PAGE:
These are literary agent Janet Reid’s numbers, dating back only to the summer. She doesn’t give query totals but says she requested 124 full manuscripts. Two got an offer; she referred nine to other agents and two additional candidates for representation found it elsewhere. That’s better than 10 per cent.
Which means that once your ms has been requested in full, your odds of being offered representation are dramatically better than they were at the query level alone.
Here’s how she broke her stats down:
“Just plain not good enough: 21 (a novel needs to be in the 99th percentile-these were closer to 90%–not bad, but not good enough)
Good premise, but the rest of the novel didn’t hold up: 11
Not compelling or vivid, or focused; no plot/tension: 10
Slow start or the pace was too slow: 9
I didn’t believe the narrative voice: 5
Structural problems with the novel: 8
Interesting premise, but not a fresh or new take on familiar plots/tropes: 7
Had caricatures rather than characters: 2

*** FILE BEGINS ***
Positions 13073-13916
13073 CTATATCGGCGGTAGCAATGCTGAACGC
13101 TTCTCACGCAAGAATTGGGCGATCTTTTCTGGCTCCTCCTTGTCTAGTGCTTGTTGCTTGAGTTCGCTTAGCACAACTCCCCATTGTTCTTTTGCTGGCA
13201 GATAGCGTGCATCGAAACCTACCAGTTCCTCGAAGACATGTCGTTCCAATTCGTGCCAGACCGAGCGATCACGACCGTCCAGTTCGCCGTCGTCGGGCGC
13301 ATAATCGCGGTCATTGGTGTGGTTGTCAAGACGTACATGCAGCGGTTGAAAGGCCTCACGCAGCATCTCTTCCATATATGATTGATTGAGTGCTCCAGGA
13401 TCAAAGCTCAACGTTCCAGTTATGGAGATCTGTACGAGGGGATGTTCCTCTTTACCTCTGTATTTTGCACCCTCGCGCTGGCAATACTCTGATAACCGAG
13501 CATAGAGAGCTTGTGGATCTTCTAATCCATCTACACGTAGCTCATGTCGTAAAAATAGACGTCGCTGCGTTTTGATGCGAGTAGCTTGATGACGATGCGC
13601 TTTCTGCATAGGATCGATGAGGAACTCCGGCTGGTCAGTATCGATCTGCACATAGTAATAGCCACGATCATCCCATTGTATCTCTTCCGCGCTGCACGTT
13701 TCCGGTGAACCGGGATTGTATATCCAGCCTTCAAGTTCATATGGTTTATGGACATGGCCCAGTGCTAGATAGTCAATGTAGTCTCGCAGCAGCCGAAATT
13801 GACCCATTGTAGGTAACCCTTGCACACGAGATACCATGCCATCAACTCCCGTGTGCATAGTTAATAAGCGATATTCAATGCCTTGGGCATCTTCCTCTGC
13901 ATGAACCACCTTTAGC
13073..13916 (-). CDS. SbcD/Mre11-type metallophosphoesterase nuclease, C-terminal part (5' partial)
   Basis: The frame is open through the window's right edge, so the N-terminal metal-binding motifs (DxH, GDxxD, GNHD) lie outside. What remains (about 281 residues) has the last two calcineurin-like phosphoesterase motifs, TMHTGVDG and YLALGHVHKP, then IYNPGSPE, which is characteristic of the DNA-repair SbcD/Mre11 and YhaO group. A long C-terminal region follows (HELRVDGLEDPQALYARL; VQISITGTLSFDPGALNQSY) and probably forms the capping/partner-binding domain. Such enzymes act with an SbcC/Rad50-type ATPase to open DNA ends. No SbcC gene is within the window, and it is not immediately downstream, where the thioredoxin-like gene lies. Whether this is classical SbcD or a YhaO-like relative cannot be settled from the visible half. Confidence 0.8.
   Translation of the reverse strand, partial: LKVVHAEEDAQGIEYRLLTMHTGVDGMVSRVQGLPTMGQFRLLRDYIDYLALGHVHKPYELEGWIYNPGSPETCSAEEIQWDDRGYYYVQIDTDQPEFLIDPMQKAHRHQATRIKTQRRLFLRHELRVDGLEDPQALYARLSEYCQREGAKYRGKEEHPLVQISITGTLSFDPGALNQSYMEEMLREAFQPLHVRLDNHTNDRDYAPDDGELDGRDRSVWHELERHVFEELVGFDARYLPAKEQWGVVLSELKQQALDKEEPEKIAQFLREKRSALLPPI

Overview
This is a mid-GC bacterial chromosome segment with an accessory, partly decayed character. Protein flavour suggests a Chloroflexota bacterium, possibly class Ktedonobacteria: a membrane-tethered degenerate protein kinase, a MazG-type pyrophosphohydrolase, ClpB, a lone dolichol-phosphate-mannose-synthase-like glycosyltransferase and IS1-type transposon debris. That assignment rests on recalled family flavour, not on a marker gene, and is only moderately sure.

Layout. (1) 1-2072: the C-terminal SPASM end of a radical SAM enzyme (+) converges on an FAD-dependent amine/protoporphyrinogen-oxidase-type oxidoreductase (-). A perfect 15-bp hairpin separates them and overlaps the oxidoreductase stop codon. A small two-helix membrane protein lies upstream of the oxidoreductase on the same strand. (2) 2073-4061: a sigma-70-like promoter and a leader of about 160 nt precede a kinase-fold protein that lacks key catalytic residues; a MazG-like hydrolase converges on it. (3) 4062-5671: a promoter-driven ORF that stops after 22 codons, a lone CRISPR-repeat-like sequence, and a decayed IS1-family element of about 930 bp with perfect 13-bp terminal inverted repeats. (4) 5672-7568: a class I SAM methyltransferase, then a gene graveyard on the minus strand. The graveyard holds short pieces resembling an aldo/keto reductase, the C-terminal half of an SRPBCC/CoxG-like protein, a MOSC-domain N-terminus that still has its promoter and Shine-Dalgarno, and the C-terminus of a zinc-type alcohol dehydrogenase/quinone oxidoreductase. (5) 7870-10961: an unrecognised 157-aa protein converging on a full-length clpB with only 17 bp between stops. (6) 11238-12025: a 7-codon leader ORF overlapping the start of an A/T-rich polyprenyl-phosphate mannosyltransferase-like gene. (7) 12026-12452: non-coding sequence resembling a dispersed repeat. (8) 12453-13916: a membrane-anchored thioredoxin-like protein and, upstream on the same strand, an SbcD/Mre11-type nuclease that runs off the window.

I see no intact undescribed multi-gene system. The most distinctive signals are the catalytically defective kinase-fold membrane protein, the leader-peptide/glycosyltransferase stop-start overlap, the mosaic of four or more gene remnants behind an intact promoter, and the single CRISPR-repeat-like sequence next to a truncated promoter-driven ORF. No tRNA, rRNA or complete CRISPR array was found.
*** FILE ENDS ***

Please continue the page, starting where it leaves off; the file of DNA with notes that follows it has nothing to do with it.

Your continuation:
Grossed me out: 2
Major plot problems: 2
Needed more polish and editorial input than I wanted to do: 2
Good books but I couldn’t figure out where to sell them: 7
Got offer elsewhere; I withdrew from scrum: 2
Great writing, just not right for me: 2
Not right for me, refer to other agents: 9
Not quite there/send me the next one: 1
Sent back for revisions with editorial suggestions and I expect to see them again in 2010: 9
Getting second read at FPLM: 1
Got offer from me: 2”
The rest fall into the miscellaneous category of problems too specific to list but they should give you an idea of how at least one agent approaches her slushpile. What it says to me is that you can have a pretty good book and still get rejected for things that can be fixed. Which means you should get good external readers who are ruthless, not cheerleaders, and willing to tell you what’s slow, what’s boring, what needs fleshing out and what needs to be cut.
Check out Penguin Canada’s book trailer for The Beggar’s Opera here! It’s pretty cool!